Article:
This November, my husband and I will celebrate 11 years of married life. We met when we were in our last year of college and married three and a half years later.
Marriage around the world is seen and lived in different ways. In Mexico for example, we still have this very traditional way of thinking and traditionally a couple doesn’t live together until they are married by the church. I would say that most women, and maybe guys don’t leave their parents’ house until they get married.
We moved abroad when we were just newlyweds. We were about to celebrate our second anniversary when we moved from Mexico to Belgium, and we encountered another way of living. We met friends who were very committed to each other but weren’t married, we had friends who had a legal arrangement to live together, but it wasn’t a civil wedding. And we met other friends who moved in together after a couple of months of dating. Of course, we also met friends who were married before this adventure as their countries were also very traditional. Some of those couples have continued life happily married. Others have not.
In the Netherlands, marriage is seen very differently. I don’t want to say ‘normally,’ but we know and heard countless stories about couples who marry years after living together and having children. Of course, exceptions will always apply, but in general, they can live together and share legal responsibilities and their future children without being legally married. It is so weird to explain this because for me that’s basically a marriage but technically in this country it is not.
I think the US has some similarities with these countries. You would have a mix of everything from traditional ways of living to more modern ways. I am amazed by how culture affects every aspect of our lives. I keep reminding myself that what I consider normal may not be for other people and vice versa.
I am grateful to experience all these adventures and meet all these people who show us many ways relationships work because it has helped me become more understanding and tolerant of other people’s way of living.
Many people from my own country get surprised and amazed by the life choices my husband and I chose. Since I gave up my profession and work to follow him into this adventure, they might think I am outdated or old fashioned. I wouldn’t change a thing because family life was always important to me and I would dare say this decision we made of living abroad strengthened our marriage. We learned to work as a team because we needed and depended on each other.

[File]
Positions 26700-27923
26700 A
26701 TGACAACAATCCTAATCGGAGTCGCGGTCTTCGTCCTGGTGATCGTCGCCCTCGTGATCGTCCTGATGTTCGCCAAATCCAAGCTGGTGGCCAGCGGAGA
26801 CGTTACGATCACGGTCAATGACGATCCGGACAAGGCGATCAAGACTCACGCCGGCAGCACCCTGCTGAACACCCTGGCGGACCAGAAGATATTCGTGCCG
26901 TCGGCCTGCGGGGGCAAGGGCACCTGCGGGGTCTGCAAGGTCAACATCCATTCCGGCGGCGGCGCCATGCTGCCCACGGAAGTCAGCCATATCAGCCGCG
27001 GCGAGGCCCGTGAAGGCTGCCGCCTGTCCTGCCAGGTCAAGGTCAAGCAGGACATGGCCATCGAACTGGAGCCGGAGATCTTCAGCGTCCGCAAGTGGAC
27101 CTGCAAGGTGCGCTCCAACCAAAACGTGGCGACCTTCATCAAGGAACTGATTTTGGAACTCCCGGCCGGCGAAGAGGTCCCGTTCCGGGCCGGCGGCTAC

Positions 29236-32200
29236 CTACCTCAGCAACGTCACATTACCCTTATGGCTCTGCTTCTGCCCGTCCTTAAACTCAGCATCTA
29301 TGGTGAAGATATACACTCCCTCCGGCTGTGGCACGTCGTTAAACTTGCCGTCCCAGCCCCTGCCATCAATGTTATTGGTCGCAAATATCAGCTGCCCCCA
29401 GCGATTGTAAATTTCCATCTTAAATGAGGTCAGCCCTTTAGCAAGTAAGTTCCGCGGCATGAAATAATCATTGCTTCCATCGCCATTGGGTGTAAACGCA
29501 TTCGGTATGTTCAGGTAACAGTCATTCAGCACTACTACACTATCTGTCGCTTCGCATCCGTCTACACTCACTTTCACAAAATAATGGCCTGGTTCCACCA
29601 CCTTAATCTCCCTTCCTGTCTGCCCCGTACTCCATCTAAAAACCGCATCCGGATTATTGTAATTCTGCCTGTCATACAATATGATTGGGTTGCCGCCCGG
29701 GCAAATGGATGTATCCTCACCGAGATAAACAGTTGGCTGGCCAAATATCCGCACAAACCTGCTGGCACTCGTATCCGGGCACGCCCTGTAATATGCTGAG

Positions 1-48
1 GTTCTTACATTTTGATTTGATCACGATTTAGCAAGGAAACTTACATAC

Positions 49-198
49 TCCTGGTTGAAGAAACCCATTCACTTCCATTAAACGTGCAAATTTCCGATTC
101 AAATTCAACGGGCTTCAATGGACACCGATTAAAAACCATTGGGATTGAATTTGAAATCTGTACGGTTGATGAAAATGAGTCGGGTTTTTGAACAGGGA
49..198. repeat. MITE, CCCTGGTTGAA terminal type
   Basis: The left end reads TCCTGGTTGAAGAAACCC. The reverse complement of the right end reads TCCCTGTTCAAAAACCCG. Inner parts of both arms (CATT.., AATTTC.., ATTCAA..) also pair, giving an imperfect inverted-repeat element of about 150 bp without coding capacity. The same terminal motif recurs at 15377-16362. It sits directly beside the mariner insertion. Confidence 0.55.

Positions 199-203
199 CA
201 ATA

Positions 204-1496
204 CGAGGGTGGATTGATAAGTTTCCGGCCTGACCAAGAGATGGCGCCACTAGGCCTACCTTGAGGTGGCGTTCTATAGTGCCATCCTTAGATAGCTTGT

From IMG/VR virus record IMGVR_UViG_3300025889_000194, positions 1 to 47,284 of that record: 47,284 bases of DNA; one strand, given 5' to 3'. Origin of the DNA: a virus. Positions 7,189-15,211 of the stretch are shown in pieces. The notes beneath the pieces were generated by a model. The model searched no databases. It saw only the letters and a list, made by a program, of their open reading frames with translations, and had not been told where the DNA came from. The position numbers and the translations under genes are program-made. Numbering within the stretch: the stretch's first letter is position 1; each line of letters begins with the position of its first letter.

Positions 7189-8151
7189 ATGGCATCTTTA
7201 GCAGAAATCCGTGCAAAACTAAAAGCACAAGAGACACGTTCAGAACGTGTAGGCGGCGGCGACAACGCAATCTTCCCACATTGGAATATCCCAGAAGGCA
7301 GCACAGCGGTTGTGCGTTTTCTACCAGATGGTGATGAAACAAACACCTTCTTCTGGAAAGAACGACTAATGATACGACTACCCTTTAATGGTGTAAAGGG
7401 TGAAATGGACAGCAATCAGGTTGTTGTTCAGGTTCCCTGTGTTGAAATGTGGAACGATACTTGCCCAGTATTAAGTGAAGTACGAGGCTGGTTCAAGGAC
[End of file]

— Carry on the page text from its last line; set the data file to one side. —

I have enjoyed every single stage of this life. I enjoyed the first two years as newlyweds in our home city, getting to experience life together when we were both working and having the freedom to have late dinners or short weekend trips and those exciting things newlyweds do.
Then celebrating our second anniversary in Paris, and getting to travel without concerns to many cities in Europe just the two of us, while we were still working our feelings through infertility for the next two years. I loved becoming a mom and enjoying not one but two babies being at home and dedicating every minute of my day to them while also being a business owner in my home bakery. And I’m also enjoying this new adventure as a family of four with all its ups and downs and crazy bits it brings.
We have gone through many fun experiences, and many hardships that I know could break a couple. We have decided to stand together through it all because love and marriage is a daily decision. It is not something we just take for granted. We work hard to love each other, care for each other, and respect and support each other the way we need to.
I say this because I want to empower you, to just live your life the way you chose to live it. What works for you might not work for other people but that’s ok, it’s not their journey to make.
So, I dedicate this post to my loving husband. Thank you for the life you have provided for our children and me. You are my best friend and I would choose you every time.